the several States, and without regard to any census or enumera-
tion.

(Proposed by the Sixty-first Congress, July 12, 1909, and declared
ratified February 25, 1913. The income tax amendment was ratified
by all the States except Connecticut, Florida, Pennsylvania, Rhode
Island, Utah, and Virginia.)

Article XVII

1. The Senate of the United States shall be composed of two
Senators from each State, elected by the people thereof, for six



122 North Carolina Manual

years; and each Senator shall have one vote. The electors in each
State shall have the qualifications requisite for electors of the most
numerous branch of the State Lejiislatures.

2. When vacancies happen in the representation of any State
in the Senate, the executive authority of such State shall issue
writs of election to fill such vacancies; Provided, That the Legis-
lature of any State may empower the Executive thereof to make
temporary appointments until the people fill the vacancies by
election as the Legislature may direct.

3. This amendment shall not be so construed as to aff'ect the
election or term of any Senator chosen before it becomes valid as
part of the Constitution.

(Proposed by the Sixty-second Congress on the 16th day of May,
1912, and declared ratified May 31, 1913. Adopted by all the States
except Alabama, Delaware, Florida, Georgia, Kentucky, Louisiana,
Maryland, Mississippi, Rhode Island, South Carolina, Utah and
Virginia.)

Article XVIII

1. After one year from the ratification of this article the manu-
facture, sale, or transportation of intoxicating liquors within, the
importation thereof into, or the exportation thereof from the United
States and all territory subject to the jurisdiction thereof for bev-
erage purposes is hereby prohibited.

2. The Congress and the several States shall have concurrent
power to enforce this article by appropriate legislation.

3. This article shall be inoperative unless it shall have been
ratified as an amendment to the Constitution by the Legislatures
of the several States, as provided in the Constitution, within seven
years from the date of the submission hereof to the States by the
Congress.

(Proposed by the Sixty-fifth Congress, December 18, 1917, and
ratified by 36 States; was declared in effect on January 16, 1920.)

Article XIX

1. The right of citizens of the United States to vote shall not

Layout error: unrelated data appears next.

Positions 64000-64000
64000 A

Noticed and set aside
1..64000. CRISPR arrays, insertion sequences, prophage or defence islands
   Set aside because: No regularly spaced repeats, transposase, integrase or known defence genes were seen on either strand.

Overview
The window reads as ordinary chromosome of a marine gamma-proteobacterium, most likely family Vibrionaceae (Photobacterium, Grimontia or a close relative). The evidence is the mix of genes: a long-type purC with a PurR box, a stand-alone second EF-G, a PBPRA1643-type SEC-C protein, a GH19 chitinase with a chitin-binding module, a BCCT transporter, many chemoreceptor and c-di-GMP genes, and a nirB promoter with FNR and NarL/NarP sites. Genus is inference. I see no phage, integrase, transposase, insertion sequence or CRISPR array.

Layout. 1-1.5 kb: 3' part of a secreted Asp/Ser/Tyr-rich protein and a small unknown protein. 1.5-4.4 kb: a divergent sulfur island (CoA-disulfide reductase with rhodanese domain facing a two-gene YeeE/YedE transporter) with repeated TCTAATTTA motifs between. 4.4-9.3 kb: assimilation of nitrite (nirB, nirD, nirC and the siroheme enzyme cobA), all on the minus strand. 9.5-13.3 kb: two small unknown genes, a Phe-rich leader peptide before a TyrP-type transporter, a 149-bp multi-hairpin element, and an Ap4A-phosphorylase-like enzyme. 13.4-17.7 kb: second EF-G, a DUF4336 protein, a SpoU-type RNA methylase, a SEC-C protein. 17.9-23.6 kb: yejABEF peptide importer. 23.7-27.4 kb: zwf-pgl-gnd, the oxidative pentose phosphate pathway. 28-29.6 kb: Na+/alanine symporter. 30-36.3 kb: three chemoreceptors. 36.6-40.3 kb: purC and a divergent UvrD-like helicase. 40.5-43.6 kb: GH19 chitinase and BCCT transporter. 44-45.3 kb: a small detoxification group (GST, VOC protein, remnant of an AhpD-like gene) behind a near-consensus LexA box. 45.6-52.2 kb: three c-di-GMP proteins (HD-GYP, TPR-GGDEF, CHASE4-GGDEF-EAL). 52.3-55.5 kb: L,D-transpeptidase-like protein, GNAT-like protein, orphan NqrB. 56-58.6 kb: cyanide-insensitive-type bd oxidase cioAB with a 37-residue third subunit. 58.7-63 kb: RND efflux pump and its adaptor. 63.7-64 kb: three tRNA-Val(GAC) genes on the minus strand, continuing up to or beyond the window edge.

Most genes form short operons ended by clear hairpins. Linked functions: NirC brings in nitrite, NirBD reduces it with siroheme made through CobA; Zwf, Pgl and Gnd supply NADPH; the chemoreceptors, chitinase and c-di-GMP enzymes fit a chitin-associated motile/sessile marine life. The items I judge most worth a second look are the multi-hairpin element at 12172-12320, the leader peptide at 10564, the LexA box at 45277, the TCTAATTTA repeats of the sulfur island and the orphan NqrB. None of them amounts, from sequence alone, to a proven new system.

be denied or abridged by the United States or by any State on
account of sex.



Constitution of the United States 123

2. Congress shall have power, by appropriate legislation, to
enforce the provisions of this article.

(Proposed by the Sixty-fifth Congress. On August 26, 1920, it was
proclaimed in effect, having been ratified (June 19, 1919 — August
18, 1920) by three-quarters of the States. The Tennessee House,
August 31st, rescinded its ratification, 47 to 24.)

Article XX

1. The terms of the President and Vice President shall end at
noon on the 20th day of January, and the terms of Senators and
Representatives at noon on the 3rd day of January of the years
in which such terms would have ended if this article had not been
ratified; and the terms of their successors shall then begin.

2. The Congress shall assemble at least once in every year, and
such meeting shall begin at noon on the 3rd day of January, un-
less they shall by law appoint a different day.

3. If, at the time fixed for the beginning of the term of the
President, the President elect shall have died, the Vice President
elect shall become President. If a President shall not have been
chosen before the time fixed for the beginning of his term, or if
the President elect shall have failed to qualify, then the Vice
President elect shall act at President until a President shall have
qualified ; and the Congress may by law provide for the case wherein
neither a President elect nor a Vice President elect shall have quali-
fied, declaring who shall then act at President, or the manner in
which one who is to act shall be selected, and such person shall act
accordingly, until a President or Vice President shall have qualified.

4. The Congress may by law provide for the case of the death